Registered with the do-not-call list? Expect more calls, says consumer watchdog
Canada's highly touted do-not-call list is having the opposite effect, leading to more telemarketer calls, says the Consumers' Association of Canada.
"It's a travesty," president Bruce Cran said Friday. "Here we have all these people thinking they were getting rid of incoming phone calls. Anyone who is registered should suspect their phone number is being broadcast to the four winds."
The Canadian Radio-television and Telecommunications Commission launched the registry in September to great fanfare, promising that those who registered would see a drop in unwanted calls soliciting goods and service. Millions of Canadians have registered their names, home phone numbers and in some cases their cellphone numbers.
The problem, said Cran, is that the CRTC sells the registry list online. "In Toronto, you can get 600,000 names for $50," he said.
Telemarketers are required to subscribe to the list, paying an annual fee that depends on how often they chose to download updates. Those who violate the list by calling registrants may be fined up to $15,000 per call.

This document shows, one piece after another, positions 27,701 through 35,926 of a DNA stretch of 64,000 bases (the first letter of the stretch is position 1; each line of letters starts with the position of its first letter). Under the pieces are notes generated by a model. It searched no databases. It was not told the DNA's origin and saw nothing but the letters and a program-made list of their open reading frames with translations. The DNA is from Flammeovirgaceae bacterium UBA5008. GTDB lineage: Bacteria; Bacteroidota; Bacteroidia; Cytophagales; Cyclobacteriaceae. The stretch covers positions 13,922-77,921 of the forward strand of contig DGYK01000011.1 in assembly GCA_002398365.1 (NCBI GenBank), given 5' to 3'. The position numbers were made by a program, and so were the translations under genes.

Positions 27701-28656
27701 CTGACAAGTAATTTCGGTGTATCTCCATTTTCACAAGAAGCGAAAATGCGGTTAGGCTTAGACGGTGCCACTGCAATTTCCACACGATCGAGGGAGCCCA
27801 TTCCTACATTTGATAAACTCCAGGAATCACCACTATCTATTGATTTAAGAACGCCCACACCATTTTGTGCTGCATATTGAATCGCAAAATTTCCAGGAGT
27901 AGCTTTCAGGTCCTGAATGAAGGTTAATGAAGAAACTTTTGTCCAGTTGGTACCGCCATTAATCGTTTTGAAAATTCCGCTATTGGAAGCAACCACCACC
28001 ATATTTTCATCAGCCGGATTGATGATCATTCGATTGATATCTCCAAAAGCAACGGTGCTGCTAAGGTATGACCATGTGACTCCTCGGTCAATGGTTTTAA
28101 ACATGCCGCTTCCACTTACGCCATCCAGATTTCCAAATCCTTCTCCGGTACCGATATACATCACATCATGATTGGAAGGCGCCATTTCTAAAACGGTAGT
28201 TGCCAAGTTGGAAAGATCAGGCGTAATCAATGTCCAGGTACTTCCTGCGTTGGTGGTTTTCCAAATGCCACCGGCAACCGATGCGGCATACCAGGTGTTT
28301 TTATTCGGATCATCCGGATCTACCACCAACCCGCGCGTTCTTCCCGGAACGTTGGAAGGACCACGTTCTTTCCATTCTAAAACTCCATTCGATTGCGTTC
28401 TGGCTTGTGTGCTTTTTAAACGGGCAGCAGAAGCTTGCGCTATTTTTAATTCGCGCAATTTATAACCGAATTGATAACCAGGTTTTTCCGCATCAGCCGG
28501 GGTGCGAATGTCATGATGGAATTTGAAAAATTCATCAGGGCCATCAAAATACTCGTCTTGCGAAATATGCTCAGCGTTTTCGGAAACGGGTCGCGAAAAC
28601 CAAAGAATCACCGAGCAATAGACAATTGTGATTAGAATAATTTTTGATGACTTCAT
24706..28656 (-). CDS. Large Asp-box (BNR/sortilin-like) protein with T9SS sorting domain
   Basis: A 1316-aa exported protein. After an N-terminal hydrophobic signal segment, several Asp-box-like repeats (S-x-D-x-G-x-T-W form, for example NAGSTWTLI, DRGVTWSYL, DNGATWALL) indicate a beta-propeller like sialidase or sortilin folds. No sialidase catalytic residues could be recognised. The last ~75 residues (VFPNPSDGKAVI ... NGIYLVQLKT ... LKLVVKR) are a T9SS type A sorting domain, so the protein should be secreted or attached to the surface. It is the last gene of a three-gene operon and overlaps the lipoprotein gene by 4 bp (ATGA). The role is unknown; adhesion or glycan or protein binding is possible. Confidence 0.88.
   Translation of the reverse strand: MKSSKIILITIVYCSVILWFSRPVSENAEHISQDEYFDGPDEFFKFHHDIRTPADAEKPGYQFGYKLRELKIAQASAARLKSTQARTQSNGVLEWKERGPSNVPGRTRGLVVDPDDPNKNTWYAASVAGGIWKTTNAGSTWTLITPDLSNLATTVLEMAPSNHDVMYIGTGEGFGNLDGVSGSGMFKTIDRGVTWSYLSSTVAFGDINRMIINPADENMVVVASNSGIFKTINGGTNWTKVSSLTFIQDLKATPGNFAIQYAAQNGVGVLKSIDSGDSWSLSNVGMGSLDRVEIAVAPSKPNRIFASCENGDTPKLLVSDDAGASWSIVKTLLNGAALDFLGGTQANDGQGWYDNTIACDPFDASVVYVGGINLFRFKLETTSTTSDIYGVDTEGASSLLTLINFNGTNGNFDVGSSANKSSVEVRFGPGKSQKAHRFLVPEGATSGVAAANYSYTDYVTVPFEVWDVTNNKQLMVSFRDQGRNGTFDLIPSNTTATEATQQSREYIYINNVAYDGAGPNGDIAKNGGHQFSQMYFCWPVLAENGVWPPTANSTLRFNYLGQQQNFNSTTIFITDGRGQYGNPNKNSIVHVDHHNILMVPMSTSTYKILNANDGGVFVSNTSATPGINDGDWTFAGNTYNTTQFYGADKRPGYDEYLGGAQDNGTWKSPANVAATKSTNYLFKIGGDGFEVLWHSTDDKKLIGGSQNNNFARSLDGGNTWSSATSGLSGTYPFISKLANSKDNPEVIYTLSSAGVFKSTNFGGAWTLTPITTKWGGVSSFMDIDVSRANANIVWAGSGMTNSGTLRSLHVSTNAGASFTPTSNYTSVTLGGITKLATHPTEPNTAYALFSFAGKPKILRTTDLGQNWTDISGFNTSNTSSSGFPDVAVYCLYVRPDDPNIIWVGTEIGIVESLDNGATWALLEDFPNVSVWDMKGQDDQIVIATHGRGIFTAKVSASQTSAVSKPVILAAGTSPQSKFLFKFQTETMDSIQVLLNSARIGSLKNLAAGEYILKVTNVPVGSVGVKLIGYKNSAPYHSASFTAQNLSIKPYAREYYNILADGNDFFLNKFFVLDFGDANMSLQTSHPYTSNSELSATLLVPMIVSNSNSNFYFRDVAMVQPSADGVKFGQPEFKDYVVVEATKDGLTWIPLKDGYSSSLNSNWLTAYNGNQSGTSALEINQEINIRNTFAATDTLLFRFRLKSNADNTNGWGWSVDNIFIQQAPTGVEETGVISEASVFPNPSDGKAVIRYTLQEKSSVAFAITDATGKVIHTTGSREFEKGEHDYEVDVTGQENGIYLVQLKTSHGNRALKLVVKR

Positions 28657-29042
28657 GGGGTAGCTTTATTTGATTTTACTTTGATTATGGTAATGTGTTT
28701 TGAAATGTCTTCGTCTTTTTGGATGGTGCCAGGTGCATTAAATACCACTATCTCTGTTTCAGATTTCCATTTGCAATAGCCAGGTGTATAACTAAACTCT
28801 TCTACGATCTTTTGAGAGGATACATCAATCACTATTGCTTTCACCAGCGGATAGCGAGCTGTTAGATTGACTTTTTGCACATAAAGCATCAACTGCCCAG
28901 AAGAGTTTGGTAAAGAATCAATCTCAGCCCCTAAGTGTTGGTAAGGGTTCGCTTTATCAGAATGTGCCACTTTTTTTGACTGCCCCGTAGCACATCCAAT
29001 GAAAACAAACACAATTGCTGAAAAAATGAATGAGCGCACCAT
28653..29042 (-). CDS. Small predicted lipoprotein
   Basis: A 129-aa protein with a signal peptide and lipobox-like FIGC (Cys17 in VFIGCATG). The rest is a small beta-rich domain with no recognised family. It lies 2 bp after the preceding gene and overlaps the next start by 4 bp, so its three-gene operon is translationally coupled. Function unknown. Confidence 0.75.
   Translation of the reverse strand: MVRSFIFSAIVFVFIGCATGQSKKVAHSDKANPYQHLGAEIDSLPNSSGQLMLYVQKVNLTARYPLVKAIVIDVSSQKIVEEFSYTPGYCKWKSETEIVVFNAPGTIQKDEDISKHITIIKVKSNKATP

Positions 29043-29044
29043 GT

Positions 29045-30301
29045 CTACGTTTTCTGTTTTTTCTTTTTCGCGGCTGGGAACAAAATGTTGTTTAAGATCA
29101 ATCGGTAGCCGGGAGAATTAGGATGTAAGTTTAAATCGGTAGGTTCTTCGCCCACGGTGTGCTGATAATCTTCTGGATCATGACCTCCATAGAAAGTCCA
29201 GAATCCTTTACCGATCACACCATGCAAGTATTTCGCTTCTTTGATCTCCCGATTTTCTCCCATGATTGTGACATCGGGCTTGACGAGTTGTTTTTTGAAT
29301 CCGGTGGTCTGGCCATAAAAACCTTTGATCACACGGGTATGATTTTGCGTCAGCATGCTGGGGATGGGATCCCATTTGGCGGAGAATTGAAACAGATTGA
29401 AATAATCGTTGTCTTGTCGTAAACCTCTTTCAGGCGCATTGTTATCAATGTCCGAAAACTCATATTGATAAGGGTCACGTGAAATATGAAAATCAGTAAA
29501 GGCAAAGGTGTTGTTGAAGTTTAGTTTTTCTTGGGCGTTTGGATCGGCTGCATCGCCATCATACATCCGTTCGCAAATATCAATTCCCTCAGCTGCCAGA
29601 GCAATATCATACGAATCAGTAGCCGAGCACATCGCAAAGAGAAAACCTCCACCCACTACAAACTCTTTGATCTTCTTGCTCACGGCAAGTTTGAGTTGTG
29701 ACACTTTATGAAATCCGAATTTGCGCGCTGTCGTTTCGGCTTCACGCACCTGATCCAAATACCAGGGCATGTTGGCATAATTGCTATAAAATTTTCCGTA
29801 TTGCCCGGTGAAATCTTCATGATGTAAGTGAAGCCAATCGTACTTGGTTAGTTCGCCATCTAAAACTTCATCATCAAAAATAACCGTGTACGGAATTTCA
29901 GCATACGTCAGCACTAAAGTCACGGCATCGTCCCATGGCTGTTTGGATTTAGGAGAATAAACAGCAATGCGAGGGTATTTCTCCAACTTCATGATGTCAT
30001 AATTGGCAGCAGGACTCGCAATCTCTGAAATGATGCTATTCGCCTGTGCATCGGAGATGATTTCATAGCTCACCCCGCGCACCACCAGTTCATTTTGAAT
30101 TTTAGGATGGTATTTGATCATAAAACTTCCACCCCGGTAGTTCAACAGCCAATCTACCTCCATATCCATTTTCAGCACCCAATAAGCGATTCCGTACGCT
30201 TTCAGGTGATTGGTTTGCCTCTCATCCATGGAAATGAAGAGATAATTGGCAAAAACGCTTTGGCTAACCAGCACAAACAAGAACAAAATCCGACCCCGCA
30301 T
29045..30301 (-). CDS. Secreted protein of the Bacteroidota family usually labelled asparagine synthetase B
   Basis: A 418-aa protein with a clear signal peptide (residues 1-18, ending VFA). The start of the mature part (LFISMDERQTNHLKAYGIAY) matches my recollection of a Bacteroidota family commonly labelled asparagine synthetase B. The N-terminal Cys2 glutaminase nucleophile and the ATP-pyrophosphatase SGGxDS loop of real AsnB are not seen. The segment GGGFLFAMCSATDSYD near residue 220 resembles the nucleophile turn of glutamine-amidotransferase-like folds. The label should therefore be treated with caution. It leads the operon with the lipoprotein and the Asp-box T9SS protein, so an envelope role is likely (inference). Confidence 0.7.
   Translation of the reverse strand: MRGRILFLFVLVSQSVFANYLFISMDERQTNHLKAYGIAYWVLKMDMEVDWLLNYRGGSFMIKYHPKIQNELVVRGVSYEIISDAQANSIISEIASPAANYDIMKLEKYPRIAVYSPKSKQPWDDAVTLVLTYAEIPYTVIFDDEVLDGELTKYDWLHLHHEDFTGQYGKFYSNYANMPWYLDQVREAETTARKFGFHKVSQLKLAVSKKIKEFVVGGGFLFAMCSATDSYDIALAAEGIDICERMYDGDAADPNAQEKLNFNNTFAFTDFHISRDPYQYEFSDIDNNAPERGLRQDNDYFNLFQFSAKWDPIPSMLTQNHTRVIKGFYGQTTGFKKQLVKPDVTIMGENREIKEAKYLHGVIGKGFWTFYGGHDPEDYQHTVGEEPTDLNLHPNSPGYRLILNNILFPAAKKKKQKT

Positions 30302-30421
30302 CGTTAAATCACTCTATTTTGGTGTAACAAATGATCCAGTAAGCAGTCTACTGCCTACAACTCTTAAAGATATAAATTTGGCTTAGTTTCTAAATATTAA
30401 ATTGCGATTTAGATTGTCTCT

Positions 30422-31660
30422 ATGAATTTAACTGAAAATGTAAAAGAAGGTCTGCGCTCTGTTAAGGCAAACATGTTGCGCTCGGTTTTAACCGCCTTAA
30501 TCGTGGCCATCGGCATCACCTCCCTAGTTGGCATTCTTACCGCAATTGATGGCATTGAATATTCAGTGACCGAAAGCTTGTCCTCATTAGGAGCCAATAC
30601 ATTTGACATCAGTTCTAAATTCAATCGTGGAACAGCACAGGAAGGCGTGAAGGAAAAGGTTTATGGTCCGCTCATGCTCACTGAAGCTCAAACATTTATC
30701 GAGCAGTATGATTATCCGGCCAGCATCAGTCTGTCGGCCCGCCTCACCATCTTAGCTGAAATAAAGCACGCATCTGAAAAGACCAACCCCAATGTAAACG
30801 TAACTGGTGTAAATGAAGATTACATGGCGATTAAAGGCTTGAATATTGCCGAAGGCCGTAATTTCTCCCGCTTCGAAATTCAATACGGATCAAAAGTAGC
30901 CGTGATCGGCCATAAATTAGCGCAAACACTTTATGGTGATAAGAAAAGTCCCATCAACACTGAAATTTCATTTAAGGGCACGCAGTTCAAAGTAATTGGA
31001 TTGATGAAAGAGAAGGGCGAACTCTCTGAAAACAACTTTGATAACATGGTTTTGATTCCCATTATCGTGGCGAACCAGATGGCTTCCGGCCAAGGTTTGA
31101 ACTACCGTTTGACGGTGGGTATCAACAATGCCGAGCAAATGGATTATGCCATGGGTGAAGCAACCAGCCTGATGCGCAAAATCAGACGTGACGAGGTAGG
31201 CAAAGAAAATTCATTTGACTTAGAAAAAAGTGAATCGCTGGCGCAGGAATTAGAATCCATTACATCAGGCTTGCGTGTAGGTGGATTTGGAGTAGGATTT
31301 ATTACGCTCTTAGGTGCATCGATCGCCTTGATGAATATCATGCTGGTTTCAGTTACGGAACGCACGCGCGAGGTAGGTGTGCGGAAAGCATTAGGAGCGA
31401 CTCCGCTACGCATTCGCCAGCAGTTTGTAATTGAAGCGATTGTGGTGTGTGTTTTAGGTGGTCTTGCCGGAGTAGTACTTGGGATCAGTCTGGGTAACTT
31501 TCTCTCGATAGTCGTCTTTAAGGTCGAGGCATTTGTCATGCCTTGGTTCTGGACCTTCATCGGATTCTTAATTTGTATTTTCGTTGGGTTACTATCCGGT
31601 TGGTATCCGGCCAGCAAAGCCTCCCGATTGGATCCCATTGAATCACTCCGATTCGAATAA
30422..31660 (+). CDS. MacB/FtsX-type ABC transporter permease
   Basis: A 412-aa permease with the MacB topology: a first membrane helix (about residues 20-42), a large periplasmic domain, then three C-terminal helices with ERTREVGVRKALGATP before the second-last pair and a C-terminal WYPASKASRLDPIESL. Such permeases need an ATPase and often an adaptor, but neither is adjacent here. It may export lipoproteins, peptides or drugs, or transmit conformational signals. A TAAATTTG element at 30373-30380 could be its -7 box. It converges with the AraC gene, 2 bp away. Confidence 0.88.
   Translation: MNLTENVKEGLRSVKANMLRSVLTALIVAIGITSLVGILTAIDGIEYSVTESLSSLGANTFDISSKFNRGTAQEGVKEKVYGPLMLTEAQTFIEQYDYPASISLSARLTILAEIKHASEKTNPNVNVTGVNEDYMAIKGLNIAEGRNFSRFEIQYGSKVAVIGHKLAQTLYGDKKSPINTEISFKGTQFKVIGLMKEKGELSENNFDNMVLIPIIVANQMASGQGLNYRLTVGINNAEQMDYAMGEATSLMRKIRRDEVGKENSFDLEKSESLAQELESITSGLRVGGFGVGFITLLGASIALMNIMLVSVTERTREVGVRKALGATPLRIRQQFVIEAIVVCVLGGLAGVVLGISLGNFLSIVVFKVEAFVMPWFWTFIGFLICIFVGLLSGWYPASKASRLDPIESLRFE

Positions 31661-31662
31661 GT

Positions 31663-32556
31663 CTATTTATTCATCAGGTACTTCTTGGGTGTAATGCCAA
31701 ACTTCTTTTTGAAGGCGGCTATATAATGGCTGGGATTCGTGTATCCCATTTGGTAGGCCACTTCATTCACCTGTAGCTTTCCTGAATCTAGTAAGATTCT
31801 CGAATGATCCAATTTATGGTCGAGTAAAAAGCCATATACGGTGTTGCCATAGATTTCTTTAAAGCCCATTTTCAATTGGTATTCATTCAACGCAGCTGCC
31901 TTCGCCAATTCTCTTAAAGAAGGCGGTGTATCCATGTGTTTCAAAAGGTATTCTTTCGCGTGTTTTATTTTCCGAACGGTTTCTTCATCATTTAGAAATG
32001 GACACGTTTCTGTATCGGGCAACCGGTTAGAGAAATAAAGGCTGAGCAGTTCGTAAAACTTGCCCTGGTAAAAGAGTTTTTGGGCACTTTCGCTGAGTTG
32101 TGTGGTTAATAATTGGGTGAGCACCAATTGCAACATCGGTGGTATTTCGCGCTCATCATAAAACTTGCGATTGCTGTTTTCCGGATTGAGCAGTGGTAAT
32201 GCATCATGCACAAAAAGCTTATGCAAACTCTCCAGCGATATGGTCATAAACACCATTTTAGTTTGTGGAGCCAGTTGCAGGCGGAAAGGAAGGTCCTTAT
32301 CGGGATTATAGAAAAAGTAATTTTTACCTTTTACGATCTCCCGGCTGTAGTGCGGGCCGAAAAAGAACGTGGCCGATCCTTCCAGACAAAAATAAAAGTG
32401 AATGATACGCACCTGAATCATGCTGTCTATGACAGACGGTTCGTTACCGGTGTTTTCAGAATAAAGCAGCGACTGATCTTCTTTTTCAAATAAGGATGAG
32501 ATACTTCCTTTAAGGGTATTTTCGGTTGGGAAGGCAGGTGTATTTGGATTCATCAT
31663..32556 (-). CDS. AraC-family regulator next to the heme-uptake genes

Chilliwack, B.C., real estate consultant Jim Stocco said he suspects the "avalanche of calls" he and his wife have been fielding lately is a result of having registered with the do-not-call list.
Before registering, Stocco had managed to bring unwanted phone solicitations down to about one a week by calling back telemarketers and asking them to take his phone number off their list.
"This do-not-call registry has made things worse. We now get five or six calls a day," he said. "We both work at home and have clients across North America so we will answer calls. It has been a major irritant."
Stocco said when he tries to call telemarketers back to ask that his number be taken off their list, he gets a voice mailbox that does not accept messages.
Glenn Thibeault, NDP critic for consumer protection, wrote to the federal privacy commissioner Jennifer Stoddart on Jan. 16 urging her to investigate.
"When the service is not only ineffective but assists in worsening the problem, Canadians have a right to be concerned, " he said.
A spokesperson for the commissioner said Friday that she was aware of the problem before being contacted by Thibeault.
"We are concerned as well," said Heather Ormerod. "We are in contact with the CRTC and trying to gather relevant information to see how to proceed."